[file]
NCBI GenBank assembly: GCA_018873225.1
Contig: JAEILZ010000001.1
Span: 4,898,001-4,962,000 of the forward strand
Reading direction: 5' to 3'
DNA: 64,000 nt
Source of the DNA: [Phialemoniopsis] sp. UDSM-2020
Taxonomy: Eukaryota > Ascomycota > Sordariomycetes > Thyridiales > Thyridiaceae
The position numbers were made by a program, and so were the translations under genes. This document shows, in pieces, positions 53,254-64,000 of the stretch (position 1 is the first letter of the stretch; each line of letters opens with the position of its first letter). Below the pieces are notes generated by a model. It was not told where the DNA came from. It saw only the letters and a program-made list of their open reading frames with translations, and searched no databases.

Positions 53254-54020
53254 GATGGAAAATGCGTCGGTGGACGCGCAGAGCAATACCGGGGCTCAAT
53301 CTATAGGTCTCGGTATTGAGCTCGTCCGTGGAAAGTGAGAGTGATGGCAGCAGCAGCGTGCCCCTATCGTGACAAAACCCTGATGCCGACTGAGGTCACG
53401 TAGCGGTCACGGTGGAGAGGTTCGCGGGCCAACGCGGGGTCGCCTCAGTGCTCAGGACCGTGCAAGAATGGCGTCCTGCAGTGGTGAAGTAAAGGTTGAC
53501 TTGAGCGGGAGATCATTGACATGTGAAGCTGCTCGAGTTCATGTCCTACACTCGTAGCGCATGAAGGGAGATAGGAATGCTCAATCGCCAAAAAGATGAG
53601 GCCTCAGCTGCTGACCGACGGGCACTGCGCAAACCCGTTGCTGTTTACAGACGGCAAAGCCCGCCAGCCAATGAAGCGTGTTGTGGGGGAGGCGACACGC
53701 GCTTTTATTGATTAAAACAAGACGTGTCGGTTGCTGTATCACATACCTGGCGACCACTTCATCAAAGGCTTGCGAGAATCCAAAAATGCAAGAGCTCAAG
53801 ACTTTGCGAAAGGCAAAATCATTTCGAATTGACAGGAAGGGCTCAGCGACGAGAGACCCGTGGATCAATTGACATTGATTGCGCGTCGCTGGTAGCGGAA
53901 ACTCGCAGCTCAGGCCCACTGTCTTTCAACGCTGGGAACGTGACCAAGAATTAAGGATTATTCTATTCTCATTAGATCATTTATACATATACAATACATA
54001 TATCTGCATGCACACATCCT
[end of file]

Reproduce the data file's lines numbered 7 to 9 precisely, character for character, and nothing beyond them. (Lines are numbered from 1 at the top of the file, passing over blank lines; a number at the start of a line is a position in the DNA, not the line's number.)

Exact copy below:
Taxonomy: Eukaryota > Ascomycota > Sordariomycetes > Thyridiales > Thyridiaceae
The position numbers were made by a program, and so were the translations under genes. This document shows, in pieces, positions 53,254-64,000 of the stretch (position 1 is the first letter of the stretch; each line of letters opens with the position of its first letter). Below the pieces are notes generated by a model. It was not told where the DNA came from. It saw only the letters and a program-made list of their open reading frames with translations, and searched no databases.

Positions 53254-54020